Caffeine is not the only stimulant that is getting abused in the United States. While not as widespread as the drug commonly found in coffee, Ephedrine and pseudoephedrine are increasingly sucking our children into a black hole of addiction.
For those who don’t know, pseudoephedrine is the decongestant commonly found in many cold medicines such as Sudafed and Nyquil. It is also a key ingredient used to make methamphetamine, a highly addictive stimulant that has become the No. 1 priority for law enforcement in many Midwest and Southeastern states, reports The New York Times.
While 80 percent of the drug is produced by illegal labs in Mexico and the Central Valley of California, teenagers looking for ways to pay for their addictions, or just to make a quick buck, have been making methamphetamine in home laboratories from the cold medicine, reports the Times.
What’s such a powerful drug doing in cold medicine? Manufacturers began using it after other formulations were banned or were found to be dangerous. Ephedrine, a chemically related drug, was commonly found in herbal sports products until 2003 when the FDA banned it. At the time, the supplement industry cried foul because the drug’s cousin was still in cold medicine.
I’m not sure why the FDA thinks pseudoephedrine is any safer, though I know it does work for many adults. In fact, my friend Renee over at LAPD Wife joked that she got busted by Costco, which would not let her leave with two big containers of Nyquil and Sudafed. Renee’s husband Jake said he hadn’t seen meth labs using cold medicine, but as mentioned above, that’s because the California labs are much bigger and buy chemicals in bulk.
As it turns out, California already has laws against selling more than nine grams-worth of any ephedrine-based drug over the counter, according to California Legislative Information. Other states and Congress are considering even stricter legislation, though the drug industry’s huge lobby is fighting the effort.
I also expressed concerns about the drug after I found it in the PediaCare we had given to our son, Seth. I thought the poor kids’ 4-month-old heart was going to jump out his mouth, it was pounding so fast and hard. Ironically, pseudoephedrine, like antidepressants, doesn’t work for kids, which you can read about here and here.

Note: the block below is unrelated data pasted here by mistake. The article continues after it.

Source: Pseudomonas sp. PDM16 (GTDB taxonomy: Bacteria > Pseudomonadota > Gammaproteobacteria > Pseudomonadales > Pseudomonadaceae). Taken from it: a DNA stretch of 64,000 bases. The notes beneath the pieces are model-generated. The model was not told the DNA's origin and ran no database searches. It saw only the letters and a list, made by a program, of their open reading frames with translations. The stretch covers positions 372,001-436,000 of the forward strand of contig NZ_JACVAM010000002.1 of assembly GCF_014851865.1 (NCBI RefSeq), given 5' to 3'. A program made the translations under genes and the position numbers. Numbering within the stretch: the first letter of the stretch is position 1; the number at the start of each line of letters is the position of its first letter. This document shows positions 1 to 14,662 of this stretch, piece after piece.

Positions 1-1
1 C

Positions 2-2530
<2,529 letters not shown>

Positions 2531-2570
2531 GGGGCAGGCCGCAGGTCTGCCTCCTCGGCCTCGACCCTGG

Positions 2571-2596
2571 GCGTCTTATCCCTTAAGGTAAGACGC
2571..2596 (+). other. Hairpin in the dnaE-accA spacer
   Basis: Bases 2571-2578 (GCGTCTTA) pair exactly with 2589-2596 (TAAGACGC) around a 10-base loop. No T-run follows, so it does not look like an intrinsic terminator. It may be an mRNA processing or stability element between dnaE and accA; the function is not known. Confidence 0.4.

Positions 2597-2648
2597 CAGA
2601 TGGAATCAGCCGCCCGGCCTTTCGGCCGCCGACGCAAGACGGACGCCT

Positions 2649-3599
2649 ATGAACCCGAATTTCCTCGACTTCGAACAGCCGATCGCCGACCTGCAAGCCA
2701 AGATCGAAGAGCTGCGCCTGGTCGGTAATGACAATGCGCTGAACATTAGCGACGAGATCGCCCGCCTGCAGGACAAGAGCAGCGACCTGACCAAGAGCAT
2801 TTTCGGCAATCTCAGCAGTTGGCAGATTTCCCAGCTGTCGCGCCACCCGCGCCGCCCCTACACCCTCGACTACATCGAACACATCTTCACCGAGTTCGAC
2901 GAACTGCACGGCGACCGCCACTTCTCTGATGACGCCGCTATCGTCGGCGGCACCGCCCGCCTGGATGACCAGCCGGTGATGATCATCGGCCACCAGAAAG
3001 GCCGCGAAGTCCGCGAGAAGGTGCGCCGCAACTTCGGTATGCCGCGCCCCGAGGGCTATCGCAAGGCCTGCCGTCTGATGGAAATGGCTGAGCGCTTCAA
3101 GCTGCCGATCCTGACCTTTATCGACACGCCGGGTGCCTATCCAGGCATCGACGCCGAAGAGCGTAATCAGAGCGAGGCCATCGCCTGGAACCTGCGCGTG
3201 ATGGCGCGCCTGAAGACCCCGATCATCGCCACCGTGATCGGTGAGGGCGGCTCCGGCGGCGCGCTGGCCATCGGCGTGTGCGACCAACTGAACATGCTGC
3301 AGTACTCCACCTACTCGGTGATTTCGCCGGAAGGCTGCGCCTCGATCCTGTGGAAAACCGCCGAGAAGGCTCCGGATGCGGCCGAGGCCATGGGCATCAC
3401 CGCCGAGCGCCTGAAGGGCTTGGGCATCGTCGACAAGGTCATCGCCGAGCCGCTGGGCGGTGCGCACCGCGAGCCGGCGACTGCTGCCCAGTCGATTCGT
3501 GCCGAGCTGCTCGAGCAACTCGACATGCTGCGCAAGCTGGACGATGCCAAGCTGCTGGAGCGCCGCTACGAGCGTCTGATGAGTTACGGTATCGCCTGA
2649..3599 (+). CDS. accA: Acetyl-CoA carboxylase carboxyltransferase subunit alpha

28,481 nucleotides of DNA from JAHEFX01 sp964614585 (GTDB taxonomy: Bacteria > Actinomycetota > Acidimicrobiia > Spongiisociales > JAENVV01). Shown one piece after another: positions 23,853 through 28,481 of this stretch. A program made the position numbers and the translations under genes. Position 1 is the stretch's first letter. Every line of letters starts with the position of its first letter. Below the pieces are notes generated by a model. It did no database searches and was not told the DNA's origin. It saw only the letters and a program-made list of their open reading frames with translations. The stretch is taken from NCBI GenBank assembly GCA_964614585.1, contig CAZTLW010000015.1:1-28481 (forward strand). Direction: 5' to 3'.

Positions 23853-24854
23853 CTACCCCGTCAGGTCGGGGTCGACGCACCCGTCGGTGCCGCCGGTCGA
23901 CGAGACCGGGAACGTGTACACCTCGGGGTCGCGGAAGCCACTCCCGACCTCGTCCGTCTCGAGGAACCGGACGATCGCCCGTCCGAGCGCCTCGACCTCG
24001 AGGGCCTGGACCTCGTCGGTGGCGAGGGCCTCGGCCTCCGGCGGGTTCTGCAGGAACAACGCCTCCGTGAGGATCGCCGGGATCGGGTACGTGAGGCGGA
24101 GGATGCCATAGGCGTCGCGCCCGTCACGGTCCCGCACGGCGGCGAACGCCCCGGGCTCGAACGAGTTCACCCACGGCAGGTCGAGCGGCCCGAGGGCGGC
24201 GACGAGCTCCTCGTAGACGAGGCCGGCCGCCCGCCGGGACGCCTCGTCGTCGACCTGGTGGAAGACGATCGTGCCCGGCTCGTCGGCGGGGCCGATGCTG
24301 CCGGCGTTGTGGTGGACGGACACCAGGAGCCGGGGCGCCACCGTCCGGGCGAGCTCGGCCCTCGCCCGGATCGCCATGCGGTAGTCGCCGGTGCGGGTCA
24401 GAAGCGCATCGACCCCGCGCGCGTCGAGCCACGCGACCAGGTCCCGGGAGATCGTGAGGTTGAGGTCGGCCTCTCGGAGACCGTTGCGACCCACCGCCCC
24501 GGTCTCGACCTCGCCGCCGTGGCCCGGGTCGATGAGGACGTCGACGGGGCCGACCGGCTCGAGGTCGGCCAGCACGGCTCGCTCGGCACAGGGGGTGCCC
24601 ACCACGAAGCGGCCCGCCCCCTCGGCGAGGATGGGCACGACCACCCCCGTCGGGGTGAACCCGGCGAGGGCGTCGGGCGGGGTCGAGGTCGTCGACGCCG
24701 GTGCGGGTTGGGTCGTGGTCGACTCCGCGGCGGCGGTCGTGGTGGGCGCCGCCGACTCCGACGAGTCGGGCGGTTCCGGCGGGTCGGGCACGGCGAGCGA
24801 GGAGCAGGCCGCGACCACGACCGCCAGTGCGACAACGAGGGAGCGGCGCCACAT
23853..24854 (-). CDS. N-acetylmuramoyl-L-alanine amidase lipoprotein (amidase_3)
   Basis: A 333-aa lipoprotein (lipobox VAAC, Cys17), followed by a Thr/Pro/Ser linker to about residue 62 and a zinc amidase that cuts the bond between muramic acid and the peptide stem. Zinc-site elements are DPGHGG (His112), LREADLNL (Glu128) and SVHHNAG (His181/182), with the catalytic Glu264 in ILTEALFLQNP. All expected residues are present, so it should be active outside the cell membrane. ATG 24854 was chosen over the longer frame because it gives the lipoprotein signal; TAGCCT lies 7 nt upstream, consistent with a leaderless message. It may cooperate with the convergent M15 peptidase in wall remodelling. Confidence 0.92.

But those that seem to be having the most difficulty with the chemical are teens and young adults. Read about Megan from the Times story:
Another senior at Sobriety High (in Minnesota), Megan, 18, said she first tried methamphetamine when she was 13 and in the seventh grade. “I was with a girlfriend and her older brother, and I liked meth so much I knew I’d do it again and again,” she said.
At first, Megan said, she was able to obtain more of the drug from her friends free. But soon, she said, “My dealer asked me to do things with him, and other men, and girls.”
Like many female methamphetamine addicts, Megan became a prostitute. She cried at the memory.
There are hints that athletes also favor the drug. More than half of 122 surveyed college hockey players used a stimulant to enhance performance, finds a study in The Physician and Sportsmedicine. And 46 percent said they used pseudoephedrine while 38 percent admitted to using ephedrine. A total of 11 percent of the kids were using the drug at the time of the study.
Interestingly enough, these kids know the drugs are dangerous. Almost 91 percent know pseudoephedrine can cause hypertension, sudden death, heart attack and/or sleep disturbances.
It’s hard to say what’s going to happen next. There are a lot of adults who love this drug for controlling their sinuses. And the drug companies are doing their part to keep one of their big money makers on the market. “It’s fair to say that a substantial portion of the profits from cold medicines come from people buying them to cook meth.” Senator Dianne Feinstein tells the Times
To win a federal limit on the drug – such as requiring an adult signature to obtain it from the pharmacist – will require the support of the law enforcement community, says Feinstein. At least the drug industry has one less reason to fight the limits: Pfizer just introduced phenylephrine-based Sudafed PE, a drug that can’t be made into methamphetamine.
But as always, I worry most about children. It seems to me that while we focus so much energy and money fighting the drug wars, it boggles the mind that we sell equally potent drugs over the counter at grocery stores. I for one, won’t miss them from the market.